BLASPHEMY

by November 20, 2007
11

By Jake Appleman

I have never understood why people fight over religion. I think a man or woman’s right to believe whatever they want is one of the greatest freedoms we can be afforded as human beings. Regardless of specific creed, every single person has their own unique relationship to that which is spiritual, and that should be respected.

My own personal relationship to spirituality has often been dictated by context. I’ve always felt more connected to my own spirituality when I’ve had to deal with death or other dire situations. This would only seem natural. Often, strong emotions when grieving lead to deep reflection.

As such, when I began thinking about the potential death of the Tommy Point recently, I got a little choked up. After the Celtics-Nets game ten days ago, I wrote:

The Celtics are playing so well right now, they’ve almost rendered Tommy Points meaningless. In other words, with the exception of the close win in Toronto, the difference hustle has made in the outcome of their games has been negligible.

At halftime of the Heat-Celtics game on Friday night, the Celtics were up 6. They weren’t playing particularly well, and the Heat, Wade in tow, were giving everything they had. It seemed like a foregone conclusion that the Celtics were going to pick it up in the third quarter and run away with another contest that wasn’t decided by extra effort. My mini-obsession with this theory was bursting through my basketball-obsessed veins. Could the importance of the Tommy Point be helplessly stuck in a blowouts-induced coma?

I knew I had to get at Tommy Heinsohn. I needed challenge the establishment and hear it from the horse’s mouth. This was going to be difficult, and the following analogy should help clarify.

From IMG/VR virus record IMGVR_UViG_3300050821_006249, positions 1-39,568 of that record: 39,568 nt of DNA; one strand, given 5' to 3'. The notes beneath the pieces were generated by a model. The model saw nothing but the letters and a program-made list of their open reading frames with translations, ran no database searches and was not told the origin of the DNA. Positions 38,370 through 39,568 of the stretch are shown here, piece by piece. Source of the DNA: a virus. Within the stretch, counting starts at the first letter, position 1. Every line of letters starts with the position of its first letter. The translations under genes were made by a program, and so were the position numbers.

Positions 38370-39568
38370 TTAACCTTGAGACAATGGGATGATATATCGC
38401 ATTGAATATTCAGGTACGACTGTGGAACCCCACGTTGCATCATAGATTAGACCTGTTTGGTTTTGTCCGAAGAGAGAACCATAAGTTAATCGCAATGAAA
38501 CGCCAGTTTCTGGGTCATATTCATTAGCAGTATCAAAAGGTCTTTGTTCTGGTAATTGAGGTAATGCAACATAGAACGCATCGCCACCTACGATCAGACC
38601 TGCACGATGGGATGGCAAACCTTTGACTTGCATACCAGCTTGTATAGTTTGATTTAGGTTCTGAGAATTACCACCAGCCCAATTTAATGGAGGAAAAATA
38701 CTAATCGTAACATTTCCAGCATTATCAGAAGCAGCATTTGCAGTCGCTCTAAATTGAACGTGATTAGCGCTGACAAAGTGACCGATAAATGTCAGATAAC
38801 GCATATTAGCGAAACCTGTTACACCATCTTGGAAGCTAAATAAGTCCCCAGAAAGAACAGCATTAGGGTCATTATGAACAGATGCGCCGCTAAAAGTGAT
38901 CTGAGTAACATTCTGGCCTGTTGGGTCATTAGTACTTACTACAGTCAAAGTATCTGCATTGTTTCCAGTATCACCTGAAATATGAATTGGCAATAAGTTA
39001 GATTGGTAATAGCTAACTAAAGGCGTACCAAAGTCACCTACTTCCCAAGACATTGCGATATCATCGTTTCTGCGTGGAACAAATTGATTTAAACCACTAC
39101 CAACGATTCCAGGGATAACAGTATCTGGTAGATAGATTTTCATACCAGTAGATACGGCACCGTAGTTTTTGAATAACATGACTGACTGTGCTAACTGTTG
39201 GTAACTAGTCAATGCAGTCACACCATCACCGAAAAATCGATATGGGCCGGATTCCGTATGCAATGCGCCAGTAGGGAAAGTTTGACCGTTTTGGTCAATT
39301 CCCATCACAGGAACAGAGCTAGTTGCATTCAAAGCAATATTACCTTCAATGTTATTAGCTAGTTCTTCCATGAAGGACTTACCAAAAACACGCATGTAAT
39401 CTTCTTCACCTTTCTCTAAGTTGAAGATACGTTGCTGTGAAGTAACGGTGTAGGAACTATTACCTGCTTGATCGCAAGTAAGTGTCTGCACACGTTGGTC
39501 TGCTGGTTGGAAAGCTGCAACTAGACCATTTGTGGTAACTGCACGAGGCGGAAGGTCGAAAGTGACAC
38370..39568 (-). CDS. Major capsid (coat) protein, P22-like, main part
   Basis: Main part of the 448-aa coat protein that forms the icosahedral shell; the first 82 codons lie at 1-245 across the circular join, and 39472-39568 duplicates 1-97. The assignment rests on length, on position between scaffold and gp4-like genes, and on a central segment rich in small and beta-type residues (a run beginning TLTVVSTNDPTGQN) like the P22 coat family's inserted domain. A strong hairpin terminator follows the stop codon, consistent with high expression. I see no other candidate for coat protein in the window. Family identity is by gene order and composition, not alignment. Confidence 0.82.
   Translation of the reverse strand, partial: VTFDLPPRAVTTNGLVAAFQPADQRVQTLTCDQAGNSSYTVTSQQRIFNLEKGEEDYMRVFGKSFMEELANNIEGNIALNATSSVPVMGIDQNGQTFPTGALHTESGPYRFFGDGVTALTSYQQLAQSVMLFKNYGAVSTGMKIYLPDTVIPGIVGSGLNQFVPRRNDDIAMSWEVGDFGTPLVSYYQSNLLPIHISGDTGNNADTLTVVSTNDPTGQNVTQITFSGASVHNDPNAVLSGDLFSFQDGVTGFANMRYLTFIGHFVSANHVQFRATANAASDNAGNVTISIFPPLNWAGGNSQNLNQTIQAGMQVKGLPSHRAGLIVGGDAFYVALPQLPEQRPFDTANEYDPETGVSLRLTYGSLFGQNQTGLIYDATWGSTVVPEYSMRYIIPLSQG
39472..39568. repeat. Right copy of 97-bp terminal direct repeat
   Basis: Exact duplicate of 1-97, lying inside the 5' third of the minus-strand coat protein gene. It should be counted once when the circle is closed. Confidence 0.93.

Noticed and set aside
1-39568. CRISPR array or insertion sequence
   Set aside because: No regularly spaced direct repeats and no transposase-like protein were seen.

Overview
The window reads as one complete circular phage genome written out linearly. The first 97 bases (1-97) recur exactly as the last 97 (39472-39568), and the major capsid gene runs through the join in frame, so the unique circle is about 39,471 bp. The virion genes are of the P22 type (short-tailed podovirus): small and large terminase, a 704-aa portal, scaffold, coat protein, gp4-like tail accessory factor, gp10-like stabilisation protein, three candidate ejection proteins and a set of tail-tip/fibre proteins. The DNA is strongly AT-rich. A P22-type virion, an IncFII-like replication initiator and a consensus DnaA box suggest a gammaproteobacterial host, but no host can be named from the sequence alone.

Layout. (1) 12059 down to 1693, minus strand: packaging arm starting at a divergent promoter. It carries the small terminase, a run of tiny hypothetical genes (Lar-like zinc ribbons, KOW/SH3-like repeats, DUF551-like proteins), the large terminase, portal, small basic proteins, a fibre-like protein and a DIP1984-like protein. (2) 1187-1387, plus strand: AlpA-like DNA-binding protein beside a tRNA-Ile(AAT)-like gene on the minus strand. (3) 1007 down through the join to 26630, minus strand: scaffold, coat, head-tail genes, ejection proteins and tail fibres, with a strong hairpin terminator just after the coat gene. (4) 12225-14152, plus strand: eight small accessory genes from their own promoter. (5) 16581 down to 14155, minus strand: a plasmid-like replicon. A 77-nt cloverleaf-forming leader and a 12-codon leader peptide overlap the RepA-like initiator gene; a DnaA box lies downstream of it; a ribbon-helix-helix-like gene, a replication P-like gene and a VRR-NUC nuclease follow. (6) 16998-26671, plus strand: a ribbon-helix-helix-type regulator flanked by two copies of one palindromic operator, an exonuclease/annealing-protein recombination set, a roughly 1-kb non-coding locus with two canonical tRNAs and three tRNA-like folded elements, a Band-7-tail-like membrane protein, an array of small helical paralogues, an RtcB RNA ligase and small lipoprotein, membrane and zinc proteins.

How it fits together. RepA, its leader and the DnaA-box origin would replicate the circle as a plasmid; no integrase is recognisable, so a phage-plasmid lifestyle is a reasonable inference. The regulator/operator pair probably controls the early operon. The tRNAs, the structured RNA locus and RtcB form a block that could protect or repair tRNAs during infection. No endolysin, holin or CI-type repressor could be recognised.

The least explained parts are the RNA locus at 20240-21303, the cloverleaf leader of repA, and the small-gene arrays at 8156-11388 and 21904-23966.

How do you walk up to the Pope and try and persuade him that empirical evidence suggests that, for the time being, the commitment (hustle) with which you worship his God (in this case, also hustle) has no bearing on whether or not you’ll get into heaven (a 1 seed in the Eastern Conference and a lucky charms sprinkled road to the NBA finals)?

This is especially difficult when all the Pope, ambling through the press room that he essentially owns, wants to do is eat a bag of Miss Vicky’s sea salt and vinegar potato chips, and your sleep-deprived, incoherent ass is the only thing standing between him and that salty goodness.

Finally, after some Chris Berman-esque bumbling and stumbling, the point is made. Tommy, have the Celtics been so good that they’ve taken the meaning out of Tommy Points?

The Pope isn’t having it.

“No,” he says with the requisite coldness.

I return for the third quarter, ego shattered from being shot down, essentially an atheist rejected by the church. The Celtics build their lead in the third quarter, making it seem like my theory is still on point.

And then it happens. The Celtics go without a field for 6+ minutes in the fourth quarter and they scratch and claw out a hard fought win. Who could have predicted this? They win the game because James Posey plays solid defense on D-Wade on the final possession; they win the game because Rajon Rondo, the smallest guy on the court, circumvents Udonis Haslem by jumping around him and grabbing an offensive board before sticking in the put-back; they win the game because KG, despite looking deadly from mid-range, looked for his teammates instead of getting overly shot-happy; they win the game because Paul Pierce takes that extra step to get to the hoop, albeit one that the refs apparently don’t see; they win the game because they grind it out and find that extra gear.

Orlando went out two nights later and beat Boston, fully lifting Tommy Points and all of their worldly importance out of that metaphorical coma.

I should have known that Tommy Heinsohn was closer to the Hustle Gods (Terrence Howard, Charles Oakley, Eazy-E) than I was. Indeed, the situation became dire and they showed me why you should never lose the faith. Long live a competitive Eastern Conference, and long live the importance of Tommy Points.

You cannot fully succeed if you do not work hard. And you cannot win a championship unless you start flinging yourself into the scorer’s table.